is preparing to ship their revamped Windows CE product line, the "new"
PocketPC, in an attempt to capture handheld device market share from PalmOS,
the current leader. The new devices are slated to ship sometime in April,
and will run Pocket Word (PWord), Pocket Excel (PExcel), and Pocket Explorer,
as well as sport a new graphical interface (code-named Rapier). Although
Microsoft "does not comment on unannounced products", it reportedly has
said that Hewlett-Packard, Casio, and Compaq will all produce PocketPC
a separate announcement, the Symbian consortium announced the late-2000
availability of its "Quartz" platform. Quartz reportedly will provide
Palm or CE-like functionality, but will be a zero-charge upgrade to suitably-equipped
digital handsets. Functionality is expected to include telephony, streaming
multimedia, Web browsing, and Palm-like computing. In addition, Symbian
plans to provide "quarter VGA" (i.e., 320 pixel x 240 pixel) color display
functionality. The devices double up as a conventional cell phone by plugging
in a headset, or wirelessly using a Bluetooth headset or ear clip. Bluetooth
will even allow the device to be left in a jacket pocket or briefcase,
with voice activation triggering the call.
While not a death-knell for Palm devices, this certainly isn't great news
for them. Although Palm presently holds an approximate 80% market share
for the handheld and PDA market, no one expects Microsoft to give up.
latest product set may not do to Palm what Internet Explorer did to Netscape,
but every time MS adds functionality at a low price, Palm will feel the
heat. At some point, price/performance will surpass brand loyalty as a
reason for buying a PDA. Of course, at $199 for a stripped down PocketPC
(i.e., no PWord or PExcel ), it is not yet a "price" sell. Pricing on
the PocketPC Professional (where you do get PWord and PExcel) is not set
at this time. Perhaps MS will tell the market that the added features
in the Professional are actually part of the OS, and therefore will cost
Quartz announcement is potentially more troublesome for Palm and Handspring
(maker of a lower-priced Palm-based handheld). For those customers with
the appropriate hardware, a zero-cost upgrade to something they already
carry around all the time is pretty attractive. As feature-packed telephones
(er, I mean "digital handsets") proliferate, the market for this functionality
will increase. Although the market for a separate PDA will not disappear,
consumers will question whether they need an additional device when one
will do all jobs. We expect this functionality will find its greatest
initial adoption among business users such as a company's external sales
Palm has started to work on its wireless offering, we think they should
keep pushing in that area. We think Palm (and perhaps Handspring) should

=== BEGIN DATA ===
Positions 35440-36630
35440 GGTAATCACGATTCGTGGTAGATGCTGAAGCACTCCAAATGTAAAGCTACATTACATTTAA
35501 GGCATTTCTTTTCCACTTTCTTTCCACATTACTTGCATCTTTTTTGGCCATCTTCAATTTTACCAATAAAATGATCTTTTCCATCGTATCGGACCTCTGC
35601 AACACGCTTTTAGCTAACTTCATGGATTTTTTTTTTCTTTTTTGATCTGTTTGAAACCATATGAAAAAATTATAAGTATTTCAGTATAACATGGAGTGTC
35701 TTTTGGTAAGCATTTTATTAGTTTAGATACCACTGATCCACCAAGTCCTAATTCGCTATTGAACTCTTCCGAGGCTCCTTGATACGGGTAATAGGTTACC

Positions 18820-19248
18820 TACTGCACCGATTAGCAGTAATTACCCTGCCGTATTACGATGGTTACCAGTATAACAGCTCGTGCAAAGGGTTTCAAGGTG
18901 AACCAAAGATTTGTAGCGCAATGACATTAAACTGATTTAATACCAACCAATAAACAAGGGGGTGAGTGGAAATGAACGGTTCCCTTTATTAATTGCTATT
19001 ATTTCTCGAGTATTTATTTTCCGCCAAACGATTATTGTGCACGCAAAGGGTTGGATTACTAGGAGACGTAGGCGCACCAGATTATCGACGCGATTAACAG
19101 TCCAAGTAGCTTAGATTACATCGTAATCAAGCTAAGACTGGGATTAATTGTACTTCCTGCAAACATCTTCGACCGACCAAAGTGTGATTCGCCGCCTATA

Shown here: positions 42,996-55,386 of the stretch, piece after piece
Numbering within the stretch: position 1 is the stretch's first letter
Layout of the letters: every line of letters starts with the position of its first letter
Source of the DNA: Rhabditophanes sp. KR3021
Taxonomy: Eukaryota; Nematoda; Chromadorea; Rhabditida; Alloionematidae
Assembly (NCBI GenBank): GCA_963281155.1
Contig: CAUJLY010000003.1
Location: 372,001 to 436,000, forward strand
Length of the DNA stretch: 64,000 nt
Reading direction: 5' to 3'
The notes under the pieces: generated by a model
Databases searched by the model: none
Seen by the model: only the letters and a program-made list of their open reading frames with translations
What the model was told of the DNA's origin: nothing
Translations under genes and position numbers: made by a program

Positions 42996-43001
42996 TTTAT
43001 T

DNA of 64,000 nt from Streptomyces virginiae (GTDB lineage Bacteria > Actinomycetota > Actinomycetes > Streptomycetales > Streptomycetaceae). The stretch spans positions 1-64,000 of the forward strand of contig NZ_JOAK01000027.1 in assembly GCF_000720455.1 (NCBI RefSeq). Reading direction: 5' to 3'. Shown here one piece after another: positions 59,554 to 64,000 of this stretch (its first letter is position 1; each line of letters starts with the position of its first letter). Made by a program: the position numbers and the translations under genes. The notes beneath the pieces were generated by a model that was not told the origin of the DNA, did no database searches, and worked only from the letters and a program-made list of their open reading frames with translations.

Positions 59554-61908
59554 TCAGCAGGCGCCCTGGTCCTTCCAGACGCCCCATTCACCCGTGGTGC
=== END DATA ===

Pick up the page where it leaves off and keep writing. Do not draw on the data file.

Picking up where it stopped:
look at dropping prices to increase market share. We do not believe demand
for PDAs is inelastic, so striking now before PocketPC can gain a foothold
might be wise. And as far as loyalty to Palm: plenty of people were loyal
to Netscape, and WordPerfect, and VMS, and so on.
The newly-minted PocketPC pre-announcement sounds good, but customers
should wait 2-3 months before rushing out to buy one. Customers should
also verify that no translation software is needed to go from desktop
Word/Excel to PWord/PExcel - currently that situation is not clearly defined.
One potential upside is the quantity of hardware vendors signing up for
PocketPC devices. Although we give Microsoft credit for not giving up,
we sometimes wish we could find a market where Microsoft is not trying
to crush the competition.
find the Quartz possibilities intriguing. It is still too early to see
if Symbian will live up to the hype, but if it gets 80% of the way there,
the mini-Grail of "convergence" will be one step closer. Although we see
high upside potential for sales forces, we can see this model being extended
to any environment with a highly mobile workforce, especially that with
a high knowledge-worker percentage. Customers should not place large bets
on Quartz until it is shown to be as good as the hype.
Palm users might try to exert pressure on Palm Computing and Handspring
to have a "Quartz-like" offering (i.e., with lots of features) in advance
of Quartz's arrival. The Palm VII has wireless capabilities, but it appears
that Quartz will go beyond that.
addition, Palm might consider bundling free/low-cost Word and Excel translators
with their products. Customers can purchase various third-party Excel
and Word viewers, and Palm Desktop can run, or at least work with Excel,
but customers may decide they want more.
original Palm Pilot was highly focused, with the main point being that
it was not "all things to all people". Since time and market forces have
changed that mission, Palm will now need to keep up with feature-filled
devices. Even if PocketPCs have no more functionality than Palm, MS marketing/PR
will push them hard.